In summary, each aggregation-based approach needs to define the following: (i) the representation of each component’s own information content, (ii) the aggregated representations of composite components, and (iii) the retrieval function that uses these representations. Although these three steps are clearly interdependent, the major issues addressed in each step need to be outlined first, before proceeding with the description of the key aggregation-based approaches in the field of structured text retrieval.
  1. 1.

    Representing each component’s own information content: In the field of text retrieval, the issue of representing documents with indexing features that provide a characterisation of their information content has been extensively studied in the context of several IR retrieval models (e.g., Boolean, vector space, probabilistic, language models, etc.). For text documents, these indexing features typically correspond to term statistics. Retrieval functions produce a ranking in response to a user’s query, by taking into account the statistics of query terms together with each document’s length. The term statistics most commonly used correspond to the term frequency tf (t, d) of term t in document d and to the document frequency df (t, C) of term t in the document collection C, leading to standard tf × idf weighting schemes.

     
Structured text retrieval approaches need to generate representations for all components corresponding to indexing units. Since these components are nested, it is not straightforward to adapt these term statistics (particularly document frequency) at the component level [10]. Aggregation-based approaches, on the other hand, directly generate representations only for components that have their own information content, while the representations of the remaining components are obtained via the aggregation process. Therefore, the first step is to generate the representations of atomic components and of the composite components’ own information content, i.e., the content not contained in any of their structurally related components. This simplifies the process, since only disjoint units need to be represented [6], as illustrated in Fig. 3 where the dashed boxes enclose the components to be represented (cf. [5]).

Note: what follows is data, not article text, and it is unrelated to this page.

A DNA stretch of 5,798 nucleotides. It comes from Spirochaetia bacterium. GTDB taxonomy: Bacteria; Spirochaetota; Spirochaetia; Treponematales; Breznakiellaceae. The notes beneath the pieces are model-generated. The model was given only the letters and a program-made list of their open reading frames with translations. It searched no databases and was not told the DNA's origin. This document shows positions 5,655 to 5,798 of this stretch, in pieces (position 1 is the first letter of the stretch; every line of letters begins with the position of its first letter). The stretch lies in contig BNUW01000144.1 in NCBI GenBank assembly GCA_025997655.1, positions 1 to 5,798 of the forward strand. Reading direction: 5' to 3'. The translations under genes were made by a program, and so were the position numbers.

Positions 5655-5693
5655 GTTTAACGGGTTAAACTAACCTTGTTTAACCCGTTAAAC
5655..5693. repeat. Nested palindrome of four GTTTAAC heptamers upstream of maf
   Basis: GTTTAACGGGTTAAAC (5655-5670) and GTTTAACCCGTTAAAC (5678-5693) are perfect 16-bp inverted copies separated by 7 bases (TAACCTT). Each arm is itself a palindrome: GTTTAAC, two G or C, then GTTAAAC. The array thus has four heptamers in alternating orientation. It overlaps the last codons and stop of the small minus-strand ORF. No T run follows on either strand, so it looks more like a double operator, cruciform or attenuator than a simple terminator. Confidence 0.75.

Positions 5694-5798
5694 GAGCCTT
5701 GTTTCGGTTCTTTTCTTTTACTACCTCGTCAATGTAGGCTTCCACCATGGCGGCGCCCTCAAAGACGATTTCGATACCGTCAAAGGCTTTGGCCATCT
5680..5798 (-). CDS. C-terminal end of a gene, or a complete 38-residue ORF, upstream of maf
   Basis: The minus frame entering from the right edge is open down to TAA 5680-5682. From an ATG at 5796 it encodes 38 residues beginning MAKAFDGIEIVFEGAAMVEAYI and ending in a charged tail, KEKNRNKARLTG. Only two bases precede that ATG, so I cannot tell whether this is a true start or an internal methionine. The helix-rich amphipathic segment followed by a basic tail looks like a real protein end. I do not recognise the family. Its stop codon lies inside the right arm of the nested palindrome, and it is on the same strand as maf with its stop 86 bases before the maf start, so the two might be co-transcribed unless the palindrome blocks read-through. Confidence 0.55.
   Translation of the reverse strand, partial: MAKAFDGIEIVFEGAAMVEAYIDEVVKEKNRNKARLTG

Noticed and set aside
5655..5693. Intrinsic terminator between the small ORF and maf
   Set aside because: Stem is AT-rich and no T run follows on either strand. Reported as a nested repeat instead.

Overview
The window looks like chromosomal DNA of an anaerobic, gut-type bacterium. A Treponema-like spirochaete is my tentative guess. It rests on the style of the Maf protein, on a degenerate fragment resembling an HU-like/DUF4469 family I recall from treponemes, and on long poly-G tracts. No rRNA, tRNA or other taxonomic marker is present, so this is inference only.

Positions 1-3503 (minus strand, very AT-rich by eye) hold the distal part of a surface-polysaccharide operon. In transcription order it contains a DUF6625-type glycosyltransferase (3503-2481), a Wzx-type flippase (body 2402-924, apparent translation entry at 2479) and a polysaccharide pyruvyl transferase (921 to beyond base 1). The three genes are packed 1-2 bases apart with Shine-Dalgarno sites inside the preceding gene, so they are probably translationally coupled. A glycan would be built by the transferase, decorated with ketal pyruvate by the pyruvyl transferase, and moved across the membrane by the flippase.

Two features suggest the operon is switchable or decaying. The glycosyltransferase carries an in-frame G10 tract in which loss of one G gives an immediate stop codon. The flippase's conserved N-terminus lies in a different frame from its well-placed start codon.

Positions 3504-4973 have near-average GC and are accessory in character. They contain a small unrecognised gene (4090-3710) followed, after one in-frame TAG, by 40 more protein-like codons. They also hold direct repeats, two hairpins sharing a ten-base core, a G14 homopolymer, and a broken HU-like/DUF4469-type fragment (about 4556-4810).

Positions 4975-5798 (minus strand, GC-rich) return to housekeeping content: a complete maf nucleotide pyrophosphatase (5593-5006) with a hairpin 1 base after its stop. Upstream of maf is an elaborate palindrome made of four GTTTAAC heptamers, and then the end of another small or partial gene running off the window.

Fig. 3

Representing the components that contain their own information

Text retrieval approaches usually consider that the information content of a document corresponds only to its textual content, and possibly its metadata (also referred to as attributes). In addition to that, structured text retrieval approaches also aim at representing the information encoded in the logical structure of documents. Representing this structural information, i.e., the interrelations among the documents and their components, enables retrieval in response to both content-only queries and content-and-structure queries.

Aggregation-based approaches that only represent the textual content typically adapt standard representation formalisms widely employed in text retrieval approaches to their requirements for representation at the component level (e.g., [9, 11]). Those that consider richer representations of information content apply more expressive formalisms (e.g., various logics [2, 4]).
  1. 2.